Strategic approaches to emerging markets

Three forecasting and marketing experts on the opportunities and challenges of emerging markets

Three forecasting and marketing experts on the opportunities and challenges of emerging markets

Recent years have seen pharmaceutical companies establishing presences in countries such as China, Russia, India, and Brazil by, for example, offshoring manufacturing, R&D, and data analysis to take advantage of lower labor costs. These countries are characterized by growing economies, not yet saturated in the healthcare space. These are attractive, untapped markets because there is substantial room for growth, unlike established markets, which are also experiencing tough price containment. But will emerging markets continue to grow?

AstraZeneca sees emerging markets as a source of future business, according to Nick Guthrie, head of forecasting. The company has defined nine future markets, of which two are considered strategic. Early market research indicates that patient and physician aspirations are little different from those in established markets. In essence, patients want to be well, he reports, and diseases still follow familiar patterns.

But these markets do differ in the way healthcare is delivered. Access to treatment is a key issue, and this might mean access to finance or to infrastructure. Interestingly, in such markets brands are often highly valued, and consumers mistrust locally produced material. Although this means that premium prices can sometimes be charged for branded products, Guthrie says, I don't know how long this can go on. He remembers countries such as Brazil being identified as emerging many years ago, and wonders when they are finally going to emerge!

Decisions on whether to enter a market are greatly assisted by qualitative information, even though forecasting is intrinsically quantitative. This is the view of Marty Groen in t'Woud, marketing director at Astellas. The forecaster has a crucial role in providing this qualitative information, which among other aspects provides insight into the market. But the definition of an emerging market is different at Astellas. Essentially, it means a country that does not have an Astellas affiliate. Groen in t'Woud highlights Africa as having considerable potential, in terms of number of people; that's the easy part, he asserts. Then you have to have insight into the market, so that you can make decisions about infrastructure and segmentation.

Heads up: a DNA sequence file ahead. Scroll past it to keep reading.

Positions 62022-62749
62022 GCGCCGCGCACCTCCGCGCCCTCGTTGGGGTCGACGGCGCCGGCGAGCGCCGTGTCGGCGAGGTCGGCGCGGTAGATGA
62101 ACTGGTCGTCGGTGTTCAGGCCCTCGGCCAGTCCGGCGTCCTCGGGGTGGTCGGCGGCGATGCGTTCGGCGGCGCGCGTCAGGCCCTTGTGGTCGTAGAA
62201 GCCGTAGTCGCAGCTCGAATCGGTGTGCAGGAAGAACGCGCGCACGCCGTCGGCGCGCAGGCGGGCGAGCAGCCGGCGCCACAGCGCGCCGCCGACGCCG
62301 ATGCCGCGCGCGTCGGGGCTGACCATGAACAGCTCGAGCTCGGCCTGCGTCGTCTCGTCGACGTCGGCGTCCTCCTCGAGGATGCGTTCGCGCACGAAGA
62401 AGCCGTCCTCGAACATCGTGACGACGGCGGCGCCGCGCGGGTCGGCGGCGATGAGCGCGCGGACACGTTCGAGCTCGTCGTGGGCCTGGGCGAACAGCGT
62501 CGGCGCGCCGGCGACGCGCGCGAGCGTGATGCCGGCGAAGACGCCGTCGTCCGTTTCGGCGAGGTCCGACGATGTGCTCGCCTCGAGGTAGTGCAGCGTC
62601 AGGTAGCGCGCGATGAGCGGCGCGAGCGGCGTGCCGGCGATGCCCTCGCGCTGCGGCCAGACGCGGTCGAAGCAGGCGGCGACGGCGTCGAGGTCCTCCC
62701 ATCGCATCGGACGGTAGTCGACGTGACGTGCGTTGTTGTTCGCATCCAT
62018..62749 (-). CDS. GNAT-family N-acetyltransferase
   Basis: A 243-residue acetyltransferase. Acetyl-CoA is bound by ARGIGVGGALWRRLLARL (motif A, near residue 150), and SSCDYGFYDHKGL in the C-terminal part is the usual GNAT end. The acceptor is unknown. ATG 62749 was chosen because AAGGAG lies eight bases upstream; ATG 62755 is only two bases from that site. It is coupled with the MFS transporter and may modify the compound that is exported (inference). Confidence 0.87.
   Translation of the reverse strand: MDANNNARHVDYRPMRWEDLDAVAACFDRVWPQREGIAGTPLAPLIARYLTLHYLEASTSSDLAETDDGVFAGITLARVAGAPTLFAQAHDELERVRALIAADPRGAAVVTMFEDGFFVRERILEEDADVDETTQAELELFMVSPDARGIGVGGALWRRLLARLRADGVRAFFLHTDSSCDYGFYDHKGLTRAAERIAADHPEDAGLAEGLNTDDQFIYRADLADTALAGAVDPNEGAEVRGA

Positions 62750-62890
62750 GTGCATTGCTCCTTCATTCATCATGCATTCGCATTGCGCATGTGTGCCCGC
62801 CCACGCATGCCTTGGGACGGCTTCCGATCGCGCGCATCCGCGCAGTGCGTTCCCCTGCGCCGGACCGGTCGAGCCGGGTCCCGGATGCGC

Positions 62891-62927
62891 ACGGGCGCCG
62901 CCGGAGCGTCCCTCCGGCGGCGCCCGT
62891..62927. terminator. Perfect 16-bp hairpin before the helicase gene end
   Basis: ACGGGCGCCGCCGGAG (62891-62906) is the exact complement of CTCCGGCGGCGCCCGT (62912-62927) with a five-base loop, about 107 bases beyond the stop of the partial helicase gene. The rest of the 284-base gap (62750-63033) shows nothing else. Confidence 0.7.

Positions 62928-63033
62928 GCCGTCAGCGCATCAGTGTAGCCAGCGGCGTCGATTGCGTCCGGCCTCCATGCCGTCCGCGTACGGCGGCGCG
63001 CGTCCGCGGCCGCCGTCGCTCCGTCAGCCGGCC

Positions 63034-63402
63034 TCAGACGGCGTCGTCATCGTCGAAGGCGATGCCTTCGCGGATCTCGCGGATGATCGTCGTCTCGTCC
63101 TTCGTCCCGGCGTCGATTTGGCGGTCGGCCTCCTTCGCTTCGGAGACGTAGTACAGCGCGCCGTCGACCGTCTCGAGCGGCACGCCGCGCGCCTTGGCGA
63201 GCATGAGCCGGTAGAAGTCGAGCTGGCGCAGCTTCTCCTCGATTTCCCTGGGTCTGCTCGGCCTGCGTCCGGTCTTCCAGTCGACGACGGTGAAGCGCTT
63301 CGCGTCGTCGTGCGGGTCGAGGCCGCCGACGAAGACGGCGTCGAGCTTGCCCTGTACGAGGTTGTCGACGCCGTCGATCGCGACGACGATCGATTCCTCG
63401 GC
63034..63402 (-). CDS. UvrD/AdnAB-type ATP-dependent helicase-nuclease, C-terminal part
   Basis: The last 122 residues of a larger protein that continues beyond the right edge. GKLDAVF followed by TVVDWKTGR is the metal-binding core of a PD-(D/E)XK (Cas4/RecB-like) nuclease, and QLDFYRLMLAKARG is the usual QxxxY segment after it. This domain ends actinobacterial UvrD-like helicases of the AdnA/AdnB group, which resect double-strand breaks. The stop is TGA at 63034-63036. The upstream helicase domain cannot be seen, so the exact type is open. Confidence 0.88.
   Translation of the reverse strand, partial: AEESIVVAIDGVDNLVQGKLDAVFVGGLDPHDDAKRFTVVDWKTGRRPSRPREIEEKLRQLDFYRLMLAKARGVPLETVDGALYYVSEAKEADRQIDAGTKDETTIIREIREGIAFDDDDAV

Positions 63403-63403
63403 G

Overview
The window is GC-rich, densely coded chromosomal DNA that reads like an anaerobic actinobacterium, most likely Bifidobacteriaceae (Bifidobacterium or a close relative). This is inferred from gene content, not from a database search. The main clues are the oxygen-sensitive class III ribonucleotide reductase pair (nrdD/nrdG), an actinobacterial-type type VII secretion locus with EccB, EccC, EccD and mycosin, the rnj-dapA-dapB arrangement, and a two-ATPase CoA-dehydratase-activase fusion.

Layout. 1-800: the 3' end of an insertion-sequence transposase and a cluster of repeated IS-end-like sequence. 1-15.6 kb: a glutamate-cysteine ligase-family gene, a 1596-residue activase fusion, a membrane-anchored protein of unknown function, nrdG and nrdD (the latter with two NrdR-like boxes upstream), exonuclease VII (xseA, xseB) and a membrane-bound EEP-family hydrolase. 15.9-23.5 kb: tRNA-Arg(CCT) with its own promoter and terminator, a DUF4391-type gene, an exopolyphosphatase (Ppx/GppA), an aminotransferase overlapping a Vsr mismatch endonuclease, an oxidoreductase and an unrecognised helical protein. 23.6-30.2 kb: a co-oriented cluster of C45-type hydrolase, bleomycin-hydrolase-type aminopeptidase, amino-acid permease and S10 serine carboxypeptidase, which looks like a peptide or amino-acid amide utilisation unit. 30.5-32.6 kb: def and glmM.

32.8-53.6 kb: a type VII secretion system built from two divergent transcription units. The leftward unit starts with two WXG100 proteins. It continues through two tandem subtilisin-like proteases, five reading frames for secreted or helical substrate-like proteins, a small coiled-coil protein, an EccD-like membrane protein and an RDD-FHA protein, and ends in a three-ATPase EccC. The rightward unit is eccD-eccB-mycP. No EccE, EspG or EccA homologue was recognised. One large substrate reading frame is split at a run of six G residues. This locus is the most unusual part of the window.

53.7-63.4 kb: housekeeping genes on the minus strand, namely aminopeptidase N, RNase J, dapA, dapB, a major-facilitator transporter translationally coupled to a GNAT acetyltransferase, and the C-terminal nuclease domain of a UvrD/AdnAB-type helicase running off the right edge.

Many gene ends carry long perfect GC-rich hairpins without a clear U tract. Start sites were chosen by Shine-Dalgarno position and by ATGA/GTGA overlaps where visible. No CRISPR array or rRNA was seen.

Richard Murgatroyd, forecasting manager at Roche, is interested in whether we are able to make decisions about drug development in emerging markets. Considerations include choice of comparator, economic endpoints, and quality of life measures that are appropriate to these markets. He gives two examples where local knowledge is essential.

In Brazil, medicines are valued entirely on the basis of external data. Price controls for innovative products are based entirely on external reference pricing, he states. There is no account of value relative to local standards of care. Conversely, in India there is little credit given to innovation, and shortages of funding and of health insurance force patients to pay for much of their care. Thus, with poor protection of intellectual property, innovative medicines are only accessible to the wealthier levels of society. Murgatroyd asks why, if these statements are true, we would make drug development decisions based on the needs of these countries.

Asked how easy it is to work with emerging markets, Guthrie reports that AstraZeneca has good rapport with China. Language isn't a major problem, and although people there have to be trained and mentored, that's the same as anywhere else. A possible downside is that Chinese people love the new, and are less likely to stick with an idea for the longer term. Roche is also developing China, but an issue is reliability of data for forecasting. Astellas is working more with smaller countries, in the Balkans and Africa, and as so much of the information is qualitative and perhaps even intuitive, the company accepts that risk is inevitable. But it is manageable because each country is small.

In the final analysis, pricing will weigh heavily on an emerging market decision. For example, AstraZeneca only sells in major cities in China where the population can afford the products. Even if lower prices can make business sense in some countries, problems such as parallel importing have to be addressed. Overall, there is potential in these markets, but there are many obstacles to overcome.

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